And it was in those Chuck scenes that "Push Mix" was at its strongest. There have been times this season where it's felt like the show has lost a sense of exactly who Chuck is and what his value to the show is. Morgan has usurped his place as dorky everyman spy, to the point where it was actually a little startling to see Chuck so concerned about Morgan's "Back to the Future" t-shirt last week. And the consensus strongest episode of the season, "Chuck vs. Phase Three," was essentially a spin-off in which Sarah was the star of the show and Chuck only appeared briefly.
But the Chuck in "Push Mix" felt like the Chuck that made this series worth watching in the first place. He was smart (he came up with the master plan to defeat Volkoff without any real Intersect assistance) and brave and emotional and fiercely protective of his loved ones. And by the end of the hour, it was awfully damn satisfying to see Chuck so thoroughly own his final encounter(***) with Alexi Volkoff. Levi, Judkins and LeFranc were all so on their game in playing and writing Chuck this week that I didn't even mind that virtually all the episode's comedy load went to Morgan.
(***) For now, anyway. Even not knowing if there would be future episodes, the writers weren't dumb enough to kill their best villain ever, and I'd love to see Timothy Dalton come back, even for a one-shot prison break episode ala "Chuck vs. the Cubic Z."
And what's left to say about Morgan Gullermo Grimes, and about Josh Gomez, at this point? It's still a bit startling to realize how much we all disliked that character at the start of the series, and rightfully so, and the writers' learning curve with Morgan - taking him from depressed impediment to exuberant wingman, and now to Chuck 2.0 - has been really impressive, maybe the most since Joey Tribbiani went from "Friends" afterthought to MVP. Morgan being at his mental and physical peak and proving it by yoga'ing his way through the lasers was just marvelous, as was the gag about him fitting perfectly into Sarah's sexy little trenchcoat.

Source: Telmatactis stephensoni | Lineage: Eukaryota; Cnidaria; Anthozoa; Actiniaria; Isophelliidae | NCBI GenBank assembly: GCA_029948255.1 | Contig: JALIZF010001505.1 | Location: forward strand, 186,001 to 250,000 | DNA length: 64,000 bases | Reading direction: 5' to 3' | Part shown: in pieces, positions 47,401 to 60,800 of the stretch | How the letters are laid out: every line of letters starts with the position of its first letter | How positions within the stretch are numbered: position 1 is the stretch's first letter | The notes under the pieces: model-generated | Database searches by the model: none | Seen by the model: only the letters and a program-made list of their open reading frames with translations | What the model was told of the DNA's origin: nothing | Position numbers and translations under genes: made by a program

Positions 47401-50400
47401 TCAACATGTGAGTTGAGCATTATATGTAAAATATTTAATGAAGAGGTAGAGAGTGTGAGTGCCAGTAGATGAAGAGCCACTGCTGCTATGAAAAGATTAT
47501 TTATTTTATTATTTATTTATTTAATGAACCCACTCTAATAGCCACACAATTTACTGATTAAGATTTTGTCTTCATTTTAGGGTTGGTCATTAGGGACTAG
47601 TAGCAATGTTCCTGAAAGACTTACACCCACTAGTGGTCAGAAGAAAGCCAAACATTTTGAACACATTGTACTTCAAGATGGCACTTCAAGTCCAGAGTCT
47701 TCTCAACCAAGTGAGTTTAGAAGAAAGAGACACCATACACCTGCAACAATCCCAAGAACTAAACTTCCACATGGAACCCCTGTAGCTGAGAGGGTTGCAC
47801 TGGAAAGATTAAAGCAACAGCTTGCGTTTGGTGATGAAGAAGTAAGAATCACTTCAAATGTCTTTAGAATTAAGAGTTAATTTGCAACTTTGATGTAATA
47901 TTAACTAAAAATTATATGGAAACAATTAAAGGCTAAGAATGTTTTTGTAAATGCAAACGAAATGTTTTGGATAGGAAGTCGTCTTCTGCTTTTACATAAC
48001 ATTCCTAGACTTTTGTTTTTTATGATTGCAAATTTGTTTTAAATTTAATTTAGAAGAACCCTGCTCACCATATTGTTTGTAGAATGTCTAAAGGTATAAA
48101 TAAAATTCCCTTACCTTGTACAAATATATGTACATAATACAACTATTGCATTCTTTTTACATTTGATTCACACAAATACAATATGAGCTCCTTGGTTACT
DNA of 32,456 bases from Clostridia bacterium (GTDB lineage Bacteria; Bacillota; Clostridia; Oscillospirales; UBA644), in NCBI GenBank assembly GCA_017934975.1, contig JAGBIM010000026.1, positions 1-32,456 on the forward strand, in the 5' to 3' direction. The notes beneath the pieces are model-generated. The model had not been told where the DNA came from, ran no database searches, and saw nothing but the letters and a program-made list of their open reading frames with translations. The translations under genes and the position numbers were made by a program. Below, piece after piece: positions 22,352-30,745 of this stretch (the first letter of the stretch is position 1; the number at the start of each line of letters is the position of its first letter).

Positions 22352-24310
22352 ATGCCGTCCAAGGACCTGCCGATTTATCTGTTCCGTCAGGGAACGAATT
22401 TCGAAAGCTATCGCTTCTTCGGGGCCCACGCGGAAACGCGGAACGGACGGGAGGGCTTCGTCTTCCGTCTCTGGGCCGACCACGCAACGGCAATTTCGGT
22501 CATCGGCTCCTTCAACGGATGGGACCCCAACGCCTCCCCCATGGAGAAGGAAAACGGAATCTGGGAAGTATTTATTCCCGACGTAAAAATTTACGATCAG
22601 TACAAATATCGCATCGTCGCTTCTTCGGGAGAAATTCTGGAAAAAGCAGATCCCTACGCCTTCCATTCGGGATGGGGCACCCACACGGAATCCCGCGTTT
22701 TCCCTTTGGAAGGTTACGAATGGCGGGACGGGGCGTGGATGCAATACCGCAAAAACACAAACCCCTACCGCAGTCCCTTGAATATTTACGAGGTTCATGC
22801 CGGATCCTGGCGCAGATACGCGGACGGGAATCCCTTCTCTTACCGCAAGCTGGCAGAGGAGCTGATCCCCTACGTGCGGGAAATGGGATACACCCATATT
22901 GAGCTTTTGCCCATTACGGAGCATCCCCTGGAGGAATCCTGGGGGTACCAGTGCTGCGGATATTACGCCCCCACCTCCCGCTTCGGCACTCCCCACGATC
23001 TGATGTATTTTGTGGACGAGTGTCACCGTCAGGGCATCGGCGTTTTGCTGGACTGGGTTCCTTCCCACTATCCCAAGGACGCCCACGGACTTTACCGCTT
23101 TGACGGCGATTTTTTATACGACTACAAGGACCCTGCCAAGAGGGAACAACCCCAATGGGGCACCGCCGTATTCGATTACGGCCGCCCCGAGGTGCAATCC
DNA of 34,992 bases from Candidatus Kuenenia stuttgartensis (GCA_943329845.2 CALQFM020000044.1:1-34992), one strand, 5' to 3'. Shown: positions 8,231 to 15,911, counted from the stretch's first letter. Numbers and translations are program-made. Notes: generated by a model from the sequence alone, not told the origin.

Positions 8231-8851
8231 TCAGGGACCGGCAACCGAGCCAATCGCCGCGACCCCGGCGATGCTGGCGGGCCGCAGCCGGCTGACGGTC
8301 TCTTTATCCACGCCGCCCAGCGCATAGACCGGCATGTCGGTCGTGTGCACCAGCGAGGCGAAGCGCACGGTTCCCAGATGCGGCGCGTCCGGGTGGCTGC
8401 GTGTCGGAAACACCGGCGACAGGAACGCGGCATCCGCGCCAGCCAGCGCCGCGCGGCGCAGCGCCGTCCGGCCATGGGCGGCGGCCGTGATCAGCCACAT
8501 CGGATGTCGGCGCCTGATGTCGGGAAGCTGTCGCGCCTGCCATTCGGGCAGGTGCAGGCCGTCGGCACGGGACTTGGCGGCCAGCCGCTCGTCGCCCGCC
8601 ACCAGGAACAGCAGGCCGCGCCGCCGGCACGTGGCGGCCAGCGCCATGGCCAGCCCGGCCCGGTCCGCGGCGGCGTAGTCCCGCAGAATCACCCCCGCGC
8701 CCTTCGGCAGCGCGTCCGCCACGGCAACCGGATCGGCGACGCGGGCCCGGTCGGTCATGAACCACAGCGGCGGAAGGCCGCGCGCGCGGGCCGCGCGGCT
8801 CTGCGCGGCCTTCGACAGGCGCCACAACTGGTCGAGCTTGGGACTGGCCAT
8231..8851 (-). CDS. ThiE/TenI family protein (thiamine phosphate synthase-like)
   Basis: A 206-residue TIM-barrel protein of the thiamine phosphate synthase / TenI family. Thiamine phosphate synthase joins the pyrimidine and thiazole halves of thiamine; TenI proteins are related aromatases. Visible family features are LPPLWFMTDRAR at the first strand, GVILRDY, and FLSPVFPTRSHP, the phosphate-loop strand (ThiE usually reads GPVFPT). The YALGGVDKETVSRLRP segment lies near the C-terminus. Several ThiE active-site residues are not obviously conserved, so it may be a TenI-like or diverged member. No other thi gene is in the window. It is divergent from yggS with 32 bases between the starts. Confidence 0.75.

And then... Jeffster!
There was a point last season where Fienberg complained that the show had dipped into the Jeffster! well so often that they had ruined the joke, and I had to reluctantly agree. Fortunately, the band's use has been much more sparing this season, so their performance of Salt 'N Pepa's "Push It" during the birth of baby Clara Woodcomb was as funny as it was inevitable. Again, I prefer my Jeffster! music montages to be accompanying some sort of fight scene (their "Blaze of Glory" during the Shaw/Chuck fight in last year's finale was also a highlight), but it would have felt wrong for the show to go out without those two knuckleheads bringing their sound to the masses. (Best moment: that Lester actually found one prospective mom who was into the song and wanted to dance with him. Second best: Casey snarling "Jeffster!" as he realized what that horrible sound was coming over the PA system.)
And because the Jeffster! performance was followed by so many blatant goodbye moments, "Push Mix" is always going to play oddly in the context of this fourth (and hopefully not final) season, but what it now gives Fedak, Schwartz and company is something to top for episode 24, and then hopefully for the season five finale, etc., etc., etc.
Some other thoughts:
• This week in "Chuck" music: "Rad Anthem" by Rad Omen (Mary and Sarah break into Volkoff's office, Morgan yogas his way through the lasers), "Got a Nerve" by Grand Vanity (Ellie announces that her water broke), Jeffster! covering "Push" by Salt-n-Pepa (Ellie gives birth), and "Young Blood" by The Naked and Famous (the final montage).
• Speaking of music, I did like Lester's ongoing commentary about the show's love of indie music. "We get it, dude! You're cool!" (Though in a way, that running joke kind of undercut the use of "Young Blood" at the end; maybe that would've been a good moment for an older tune?)
• When Chuck and Stephen visited the cabin late last season, was there any mention to it being called Twin Pines Cabin? If so, I'm sorry I neglected to point out the "Back to the Future" reference then.
• I don't remember Chuck and Morgan's apartment bathroom being that spacious. Maybe the plastic sheeting really opened up the place.
• I want anti-aircraft missiles and an ice cream parlor on my floating fortress of fun. Don't you?
What did everybody else think?